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Publisher: Thought Catalog Books
In everyday speech, the word ‘mountain’ is often used metaphorically to denote a difficult task or a challenge. Similarly, for Brianna Wiest, this word symbolizes the inner conflicts that prevent us from living the life we want. But as the famous song says - ‘’ain’t no mountain high enough,’’ - in other words, you can overcome any challenge if you have the will, proper skills, and knowledge. ‘’The Mountain Is You’’ offers just that - instructions that will help you discover what your mountain is and how you can get over it and achieve everything you dreamed of. So, get ready to learn how to reach your mountain’s peak and change yourself for the better.
Although today famous for his insightful work, Carl Jung did not like school as a child. One day, he fell on the ground and hit his head. One of his first feelings at that moment was happiness for having an opportunity not to go to school because of the injury. After this accident, Jung often experienced uncontrollable fainting spells. He later believed that he unconsciously developed this condition to escape classes where he felt uncomfortable and unhappy.
Like Jung, many people engage in self-sabotaging behavior. In fact, whenever you notice a gap between who you are and who you want to become, and your pain, resistance and discomfort don’t allow you to narrow it, you should know you are self-sabotaging yourself. Self-sabotage might seem like a product of self-hatred, low confidence or a lack of willpower. However, in reality, it is ’’simply the presence of an unconscious need that is being fulfilled by the self-sabotaging behavior.’’ As it is a result of traumatic events, unprocessed emotions, unmet needs and distorted self-image, it takes lots of work, in Wiest’s words, ‘’deep psychological excavation’’ to find healthier ways to meet our needs and overcome self-sabotage.
Why do we refuse to consciously meet our needs, and, hence, avoid self-sabotage? Wiest says we do this because we don’t believe we are capable of handling them. For instance, we sabotage our professional success because of our need to do something else, like creating art, which is less ambitious by society’s measures. We may also avoid experiencing our feelings by psychoanalyzing them or we sabotage our relationships because we really want to be alone and find ourselves.
So, self-sabotage is only a maladaptive coping mechanism that numbs our desires by giving us temporary relief. To change it into a healthy coping mechanism, we first need to realize what our unconscious desires are and how we can address them in a non-sabotaging and healthy way.
There are many reasons behind our self-sabotaging behavior. Sometimes, it comes from ‘’long and unexamined fears we have about the world and ourselves.’’ Those fears can be concrete - that you are unintelligent, unattractive, disliked, or more abstract, such as the fear that someone is violating your boundaries or that you will be caught or wrongly accused. Wiest says these abstract fears are usually representations of legitimate fears. Let’s say you are afraid of being a passenger in a car. In this case, your actual fear might be the loss of control or the idea that someone else is controlling your life. Perhaps the moving car represents your fear of moving forward. If you are unaware of the real issue, you will self-sabotage by fixing the problem on the surface by, for instance, trying not to be anxious while riding in the car.
We often sabotage ourselves because ‘’we have a negative association between achieving the goal we aspire to and being the kind of person who has or does that thing.’’ Take an individual struggling to become financially stable, but keep ruining every effort to get there as an example. They perhaps do it because they unconsciously associate money with corruption or selfishness. To stop sabotaging yourself in this manner, you need to break these negative associations and adopt new ideas that don’t hold you back from your ultimate potential.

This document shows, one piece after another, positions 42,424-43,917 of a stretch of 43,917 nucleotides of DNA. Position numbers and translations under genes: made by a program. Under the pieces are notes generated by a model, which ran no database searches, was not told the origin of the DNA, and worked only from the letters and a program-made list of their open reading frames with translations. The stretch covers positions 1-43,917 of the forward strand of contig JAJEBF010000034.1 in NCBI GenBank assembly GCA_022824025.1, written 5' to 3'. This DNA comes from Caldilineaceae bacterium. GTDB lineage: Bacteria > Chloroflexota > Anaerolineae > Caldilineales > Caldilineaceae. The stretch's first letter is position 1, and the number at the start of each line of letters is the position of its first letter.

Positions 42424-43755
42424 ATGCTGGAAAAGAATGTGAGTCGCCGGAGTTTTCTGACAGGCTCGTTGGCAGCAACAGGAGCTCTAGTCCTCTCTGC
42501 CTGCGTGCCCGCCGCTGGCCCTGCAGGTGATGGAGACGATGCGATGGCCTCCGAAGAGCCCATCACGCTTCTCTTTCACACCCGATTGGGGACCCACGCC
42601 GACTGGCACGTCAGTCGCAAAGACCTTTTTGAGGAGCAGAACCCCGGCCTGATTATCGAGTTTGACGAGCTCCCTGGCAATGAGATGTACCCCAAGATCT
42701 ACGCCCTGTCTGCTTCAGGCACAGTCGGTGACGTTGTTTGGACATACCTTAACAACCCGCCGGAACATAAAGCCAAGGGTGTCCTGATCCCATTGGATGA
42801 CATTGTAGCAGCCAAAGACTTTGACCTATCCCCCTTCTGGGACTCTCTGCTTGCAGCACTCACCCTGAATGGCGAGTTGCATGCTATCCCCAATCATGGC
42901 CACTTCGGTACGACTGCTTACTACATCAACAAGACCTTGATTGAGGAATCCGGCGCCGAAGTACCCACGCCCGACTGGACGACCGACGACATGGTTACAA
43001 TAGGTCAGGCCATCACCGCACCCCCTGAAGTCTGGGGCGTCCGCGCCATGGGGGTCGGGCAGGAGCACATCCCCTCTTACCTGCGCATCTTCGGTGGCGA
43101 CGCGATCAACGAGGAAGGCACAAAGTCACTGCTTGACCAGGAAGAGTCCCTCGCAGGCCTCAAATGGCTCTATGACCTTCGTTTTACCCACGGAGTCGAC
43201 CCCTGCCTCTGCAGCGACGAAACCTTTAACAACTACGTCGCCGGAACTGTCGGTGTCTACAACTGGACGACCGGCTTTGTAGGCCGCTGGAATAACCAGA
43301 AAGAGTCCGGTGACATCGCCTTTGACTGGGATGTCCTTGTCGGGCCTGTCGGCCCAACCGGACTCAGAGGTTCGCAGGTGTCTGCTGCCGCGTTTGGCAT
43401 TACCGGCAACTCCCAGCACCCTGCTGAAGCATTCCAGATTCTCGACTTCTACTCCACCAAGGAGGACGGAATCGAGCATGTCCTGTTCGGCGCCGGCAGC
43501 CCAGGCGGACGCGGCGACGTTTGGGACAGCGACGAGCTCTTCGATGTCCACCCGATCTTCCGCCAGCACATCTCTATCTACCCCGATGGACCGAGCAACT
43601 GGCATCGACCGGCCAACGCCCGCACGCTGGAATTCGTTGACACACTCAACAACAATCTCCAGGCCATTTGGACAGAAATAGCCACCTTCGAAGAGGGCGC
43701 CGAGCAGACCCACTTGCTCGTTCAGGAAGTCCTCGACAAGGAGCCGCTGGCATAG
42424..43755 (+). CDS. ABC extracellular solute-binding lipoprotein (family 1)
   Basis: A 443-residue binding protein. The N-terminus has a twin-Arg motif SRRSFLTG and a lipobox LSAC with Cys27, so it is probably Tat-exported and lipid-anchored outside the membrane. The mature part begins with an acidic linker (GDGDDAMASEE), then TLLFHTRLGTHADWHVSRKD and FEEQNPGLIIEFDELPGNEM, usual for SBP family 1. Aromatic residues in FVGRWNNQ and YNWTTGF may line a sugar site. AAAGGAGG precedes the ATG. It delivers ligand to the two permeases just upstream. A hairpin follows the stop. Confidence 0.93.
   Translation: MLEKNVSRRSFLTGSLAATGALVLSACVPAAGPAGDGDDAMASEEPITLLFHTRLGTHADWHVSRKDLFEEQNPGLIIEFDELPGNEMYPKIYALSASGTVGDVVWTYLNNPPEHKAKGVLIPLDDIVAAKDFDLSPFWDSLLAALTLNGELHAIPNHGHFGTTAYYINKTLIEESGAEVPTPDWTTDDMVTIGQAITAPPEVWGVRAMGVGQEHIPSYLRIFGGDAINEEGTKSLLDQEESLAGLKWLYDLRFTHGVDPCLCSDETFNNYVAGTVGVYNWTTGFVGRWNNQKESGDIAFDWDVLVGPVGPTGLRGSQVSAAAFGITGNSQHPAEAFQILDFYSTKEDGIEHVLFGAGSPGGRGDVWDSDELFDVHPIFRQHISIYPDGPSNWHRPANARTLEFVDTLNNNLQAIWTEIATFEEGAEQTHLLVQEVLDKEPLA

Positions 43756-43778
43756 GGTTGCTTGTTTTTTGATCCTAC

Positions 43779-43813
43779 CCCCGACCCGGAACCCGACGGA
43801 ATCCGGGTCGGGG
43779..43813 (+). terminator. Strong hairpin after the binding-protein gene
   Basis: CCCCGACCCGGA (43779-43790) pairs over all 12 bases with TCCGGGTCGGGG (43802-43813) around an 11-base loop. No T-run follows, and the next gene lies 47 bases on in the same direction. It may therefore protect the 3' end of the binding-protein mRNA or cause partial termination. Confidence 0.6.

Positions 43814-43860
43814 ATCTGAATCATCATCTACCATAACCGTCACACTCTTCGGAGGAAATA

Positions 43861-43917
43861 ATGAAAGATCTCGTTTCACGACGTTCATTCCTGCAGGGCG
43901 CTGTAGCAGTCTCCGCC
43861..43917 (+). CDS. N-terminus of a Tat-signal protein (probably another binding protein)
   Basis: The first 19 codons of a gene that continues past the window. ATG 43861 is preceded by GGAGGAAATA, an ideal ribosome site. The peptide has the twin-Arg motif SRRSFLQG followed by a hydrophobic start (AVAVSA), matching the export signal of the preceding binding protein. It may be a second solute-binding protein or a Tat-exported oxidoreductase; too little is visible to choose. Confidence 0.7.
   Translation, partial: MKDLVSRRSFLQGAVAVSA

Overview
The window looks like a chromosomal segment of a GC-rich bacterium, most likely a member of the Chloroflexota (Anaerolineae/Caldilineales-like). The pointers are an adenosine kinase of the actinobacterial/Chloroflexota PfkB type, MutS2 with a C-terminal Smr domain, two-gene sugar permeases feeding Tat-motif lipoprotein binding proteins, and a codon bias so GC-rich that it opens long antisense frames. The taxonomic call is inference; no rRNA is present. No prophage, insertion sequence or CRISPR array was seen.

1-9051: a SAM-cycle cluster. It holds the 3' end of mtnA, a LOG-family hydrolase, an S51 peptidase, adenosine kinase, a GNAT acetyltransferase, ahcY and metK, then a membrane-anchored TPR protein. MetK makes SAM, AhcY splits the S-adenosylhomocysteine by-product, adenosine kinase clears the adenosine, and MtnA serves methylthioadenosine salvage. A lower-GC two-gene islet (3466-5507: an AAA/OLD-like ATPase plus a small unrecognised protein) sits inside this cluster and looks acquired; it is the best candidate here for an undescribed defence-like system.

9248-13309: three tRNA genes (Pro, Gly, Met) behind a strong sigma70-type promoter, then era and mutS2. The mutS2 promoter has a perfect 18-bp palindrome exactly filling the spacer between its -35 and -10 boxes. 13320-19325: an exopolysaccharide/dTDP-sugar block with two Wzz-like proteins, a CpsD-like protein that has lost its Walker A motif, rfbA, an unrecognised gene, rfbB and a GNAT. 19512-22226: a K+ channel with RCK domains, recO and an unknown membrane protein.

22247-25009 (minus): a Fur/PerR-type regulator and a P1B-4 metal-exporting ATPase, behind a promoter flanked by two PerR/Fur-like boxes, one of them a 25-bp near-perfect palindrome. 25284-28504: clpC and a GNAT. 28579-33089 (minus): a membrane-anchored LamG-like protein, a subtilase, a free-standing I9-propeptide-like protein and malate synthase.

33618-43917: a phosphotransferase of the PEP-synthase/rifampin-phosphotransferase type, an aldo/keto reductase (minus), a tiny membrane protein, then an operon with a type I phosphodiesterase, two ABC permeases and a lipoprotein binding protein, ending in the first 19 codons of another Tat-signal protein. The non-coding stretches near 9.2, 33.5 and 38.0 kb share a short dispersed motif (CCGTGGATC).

Self-sabotage is often a product of unfamiliarity. Human beings feel comfortable with what they know and are used to - therefore, whenever they have a chance to experience the unknown, they feel resistance and fear they might lose control. To avoid discomfort, we do anything to protect ourselves from the unfamiliarity, even if that means ignoring our deepest needs.
Finally, self-sabotage can be a result of our limiting beliefs. As Wiest says, ‘’What you believe about your life is what you will make true about your life.’’ Maybe your salary is low because you believe deep down that you are incapable of earning more. Or, maybe you present yourself as anxious because you adopted anxiety and fear into your belief system about who you fundamentally are. In this case, healing would mean transforming your false and negative mindset into the one that actually serves you.
It is difficult to say what self-sabotage looks like because there are no universal unhealthy habits and behaviors - some are healthy for one person, while others are unhealthy for another. However, some behavioral patterns indicate a self-sabotage at work, and they usually ‘’relate to being aware that there’s a problem in your life, yet feeling the need to perpetuate it regardless.’’
Resistance is usually a sign you are in a cycle of self-sabotage. Of course, it doesn’t always refer to self-sabotage - it can be only your way of slowing down and making sure it is safe for you to get attached to something new. However, in other cases, resistance is a sign something isn’t quite right. Let’s say you get into a new amazing relationship but keep bailing on plans. Or you get an incredible idea for your business, but the resistance keeps preventing you from sitting down and working on it. The important thing to note is that if you are experiencing resistance, you should not force yourself to perform in the face of it since it will only intensify the feeling and strengthen the internal conflict and fear that holds you back in the first place. Instead, figure out what you want and why you want it. As Wiest says, ‘’Wanting is the entryway to showing up after resistance.’’